- Calum McManaman - The price has gone up but he's a nice, lower-priced alternative that has been producing if you can't afford guys from the list above.
- Theo Walcott - He seems to have rediscovered his form and is worth the money.
- Oscar - He's hot coming down the stretch which is bumming me out because I was hoping he'd be (relatively) cheap headed into next season.
- Gareth Bale - Has he run out of steam or will he find some more magic for the last couple matches and do you have the b@lls to invest the money necessary to find out?
- Samir Nasri - He has cooled somewhat but the price is reasonable and there's some reason to believe he'll start which is solid reasoning at this point in the season.
- Yohan Cabaye - His price has dropped under 13 on the back of 6 straight weeks producing single digit points - will he rebound here or is he already mentally on the beach? I'm betting on the rebound with relegation a possibility.
- James McArthur/James McCarthy - The Wigan fighting Mc's are apparently interested in keeping the Latics up and they have put on a late-season surge that makes both worthy of consideration. I'd throw Roger Espinosa into the mix if I were more confident he'd start.
- Michael Dawson - It is not my intention to spend a lot of money on defenders down the stretch and Dawson allows me to get in on some potential with Spurs trip to goal-shy Stoke without spending much.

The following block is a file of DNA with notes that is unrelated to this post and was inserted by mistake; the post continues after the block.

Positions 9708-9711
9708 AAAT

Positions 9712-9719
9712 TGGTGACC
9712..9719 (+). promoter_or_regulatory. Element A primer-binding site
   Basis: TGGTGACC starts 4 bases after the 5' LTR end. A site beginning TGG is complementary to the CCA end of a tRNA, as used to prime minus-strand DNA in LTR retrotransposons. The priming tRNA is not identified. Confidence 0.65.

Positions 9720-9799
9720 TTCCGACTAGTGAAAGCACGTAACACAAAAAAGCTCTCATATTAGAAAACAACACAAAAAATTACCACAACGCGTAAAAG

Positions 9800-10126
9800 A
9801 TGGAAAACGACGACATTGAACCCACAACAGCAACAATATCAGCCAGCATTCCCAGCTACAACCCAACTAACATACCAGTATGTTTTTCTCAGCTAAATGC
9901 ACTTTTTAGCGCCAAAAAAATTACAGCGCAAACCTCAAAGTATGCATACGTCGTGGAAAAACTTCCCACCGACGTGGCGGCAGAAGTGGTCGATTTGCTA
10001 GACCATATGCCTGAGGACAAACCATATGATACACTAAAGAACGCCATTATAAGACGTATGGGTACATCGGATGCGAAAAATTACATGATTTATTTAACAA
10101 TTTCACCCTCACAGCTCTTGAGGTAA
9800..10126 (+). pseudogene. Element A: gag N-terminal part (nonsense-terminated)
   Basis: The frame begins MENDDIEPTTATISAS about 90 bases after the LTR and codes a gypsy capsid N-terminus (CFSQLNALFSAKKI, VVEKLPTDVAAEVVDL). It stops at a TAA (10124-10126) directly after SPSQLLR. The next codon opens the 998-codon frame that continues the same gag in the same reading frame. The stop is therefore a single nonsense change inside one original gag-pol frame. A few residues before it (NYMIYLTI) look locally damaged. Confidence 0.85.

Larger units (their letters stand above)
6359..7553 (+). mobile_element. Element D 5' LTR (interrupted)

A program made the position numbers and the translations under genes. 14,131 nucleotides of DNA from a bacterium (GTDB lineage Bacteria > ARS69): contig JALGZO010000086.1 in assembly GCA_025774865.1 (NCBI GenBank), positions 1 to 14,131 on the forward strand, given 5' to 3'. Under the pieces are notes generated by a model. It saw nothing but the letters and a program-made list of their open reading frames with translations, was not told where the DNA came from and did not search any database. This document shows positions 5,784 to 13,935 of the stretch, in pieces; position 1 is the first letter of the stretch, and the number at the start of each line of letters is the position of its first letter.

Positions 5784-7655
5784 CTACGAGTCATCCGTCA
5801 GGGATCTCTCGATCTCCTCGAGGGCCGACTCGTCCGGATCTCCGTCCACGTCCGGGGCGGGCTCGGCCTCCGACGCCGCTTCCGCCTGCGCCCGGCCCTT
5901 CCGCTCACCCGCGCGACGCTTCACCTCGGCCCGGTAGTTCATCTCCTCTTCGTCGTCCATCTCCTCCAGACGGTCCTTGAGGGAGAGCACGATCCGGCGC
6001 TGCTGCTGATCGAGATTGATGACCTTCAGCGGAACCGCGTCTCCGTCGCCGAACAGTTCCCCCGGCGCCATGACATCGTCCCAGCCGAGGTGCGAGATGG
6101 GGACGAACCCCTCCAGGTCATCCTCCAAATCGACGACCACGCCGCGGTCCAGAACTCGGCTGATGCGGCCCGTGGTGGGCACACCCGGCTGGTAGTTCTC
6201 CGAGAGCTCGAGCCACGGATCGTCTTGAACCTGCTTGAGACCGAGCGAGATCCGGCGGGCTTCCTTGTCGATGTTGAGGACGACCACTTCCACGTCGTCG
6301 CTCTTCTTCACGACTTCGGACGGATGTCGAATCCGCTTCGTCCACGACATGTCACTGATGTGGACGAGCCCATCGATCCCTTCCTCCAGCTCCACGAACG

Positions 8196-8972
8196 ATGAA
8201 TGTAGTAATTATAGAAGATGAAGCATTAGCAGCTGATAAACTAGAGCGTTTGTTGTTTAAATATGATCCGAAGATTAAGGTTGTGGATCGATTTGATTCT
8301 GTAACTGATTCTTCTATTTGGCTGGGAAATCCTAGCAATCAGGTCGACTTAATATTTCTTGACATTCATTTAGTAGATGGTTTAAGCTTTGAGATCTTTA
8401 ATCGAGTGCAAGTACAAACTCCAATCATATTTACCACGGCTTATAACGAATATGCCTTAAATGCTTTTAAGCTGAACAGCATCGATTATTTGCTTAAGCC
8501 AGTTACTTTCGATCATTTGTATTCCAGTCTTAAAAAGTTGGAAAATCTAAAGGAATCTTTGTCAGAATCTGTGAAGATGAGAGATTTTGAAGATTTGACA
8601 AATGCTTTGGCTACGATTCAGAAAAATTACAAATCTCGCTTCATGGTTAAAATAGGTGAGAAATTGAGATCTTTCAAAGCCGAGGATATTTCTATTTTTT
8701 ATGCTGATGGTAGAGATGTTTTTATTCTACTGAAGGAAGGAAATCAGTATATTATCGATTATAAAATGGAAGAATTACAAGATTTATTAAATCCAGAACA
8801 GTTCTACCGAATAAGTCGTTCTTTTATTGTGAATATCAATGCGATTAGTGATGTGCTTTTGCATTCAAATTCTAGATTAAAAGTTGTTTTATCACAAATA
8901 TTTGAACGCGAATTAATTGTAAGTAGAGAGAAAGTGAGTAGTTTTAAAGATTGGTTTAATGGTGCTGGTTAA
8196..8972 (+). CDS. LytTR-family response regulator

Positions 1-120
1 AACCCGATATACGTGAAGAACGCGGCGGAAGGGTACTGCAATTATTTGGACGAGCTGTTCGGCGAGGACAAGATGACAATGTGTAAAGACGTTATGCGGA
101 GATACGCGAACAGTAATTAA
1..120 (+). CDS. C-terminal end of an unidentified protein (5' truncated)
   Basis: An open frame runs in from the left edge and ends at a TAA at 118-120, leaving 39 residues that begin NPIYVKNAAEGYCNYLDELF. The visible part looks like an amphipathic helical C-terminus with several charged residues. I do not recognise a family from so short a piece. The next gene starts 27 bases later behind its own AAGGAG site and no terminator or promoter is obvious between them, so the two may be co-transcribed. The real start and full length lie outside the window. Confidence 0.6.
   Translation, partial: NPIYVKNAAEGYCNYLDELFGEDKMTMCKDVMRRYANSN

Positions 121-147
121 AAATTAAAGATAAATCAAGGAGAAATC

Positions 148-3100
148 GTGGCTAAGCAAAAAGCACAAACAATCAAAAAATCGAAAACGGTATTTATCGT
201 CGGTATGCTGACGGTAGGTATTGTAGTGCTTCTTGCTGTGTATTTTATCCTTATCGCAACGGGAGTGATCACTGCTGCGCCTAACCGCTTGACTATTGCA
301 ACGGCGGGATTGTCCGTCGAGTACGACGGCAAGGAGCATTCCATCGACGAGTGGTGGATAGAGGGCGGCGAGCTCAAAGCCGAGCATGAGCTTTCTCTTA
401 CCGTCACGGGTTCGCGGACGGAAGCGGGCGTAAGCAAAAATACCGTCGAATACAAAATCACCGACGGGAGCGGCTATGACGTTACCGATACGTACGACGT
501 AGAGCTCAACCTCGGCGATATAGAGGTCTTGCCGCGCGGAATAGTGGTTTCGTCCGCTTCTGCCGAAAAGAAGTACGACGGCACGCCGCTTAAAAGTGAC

- Vincent Kompany - Like Oscar, he's staging a late season rally that will make me unhappy at the start of next season but for now, he's solid value.
- NUFC Defenders - The prices of Magpies defenders went up a bit after the nil-nil draw with West Ham last weekend but none of them are terribly expensive either - I'd pick Stephen Taylor of the group - no need to invest more than necessary.
- Ryan Bennett - I can't say I feel particularly good about Norwich playing against WBA (whose matches seem to contain goals both ways) but if you're looking for a likely starter on a team with something to play for who doesn't cost much then Bennett is an option. (Could I be any less enthusiastic about this recommendation? I'm not sure I could).
- Eric Lichaj - With Matty Lawton a question mark, Lichaj could be a solid enabler if you need someone cheap but this is definitely a case of "check the team news tomorrow" before you make any plans based on it.
- Robert Elliot - He's cheap and he's playing a QPR team that have quit to the extent that even their own manager is willing to talk about it.
- Anders Lindegaard - With 9 starts to his credit and requiring one more to receive a winner's medal, you have to think he'll get the start against Swansea at 3.13 which is a great value.
- The rest of the attractive keepers - Cech, Szczesny, and Lloris - are pretty expensive with Lloris being the most reasonable at 9.35 which is that high almost entirely based on this past week.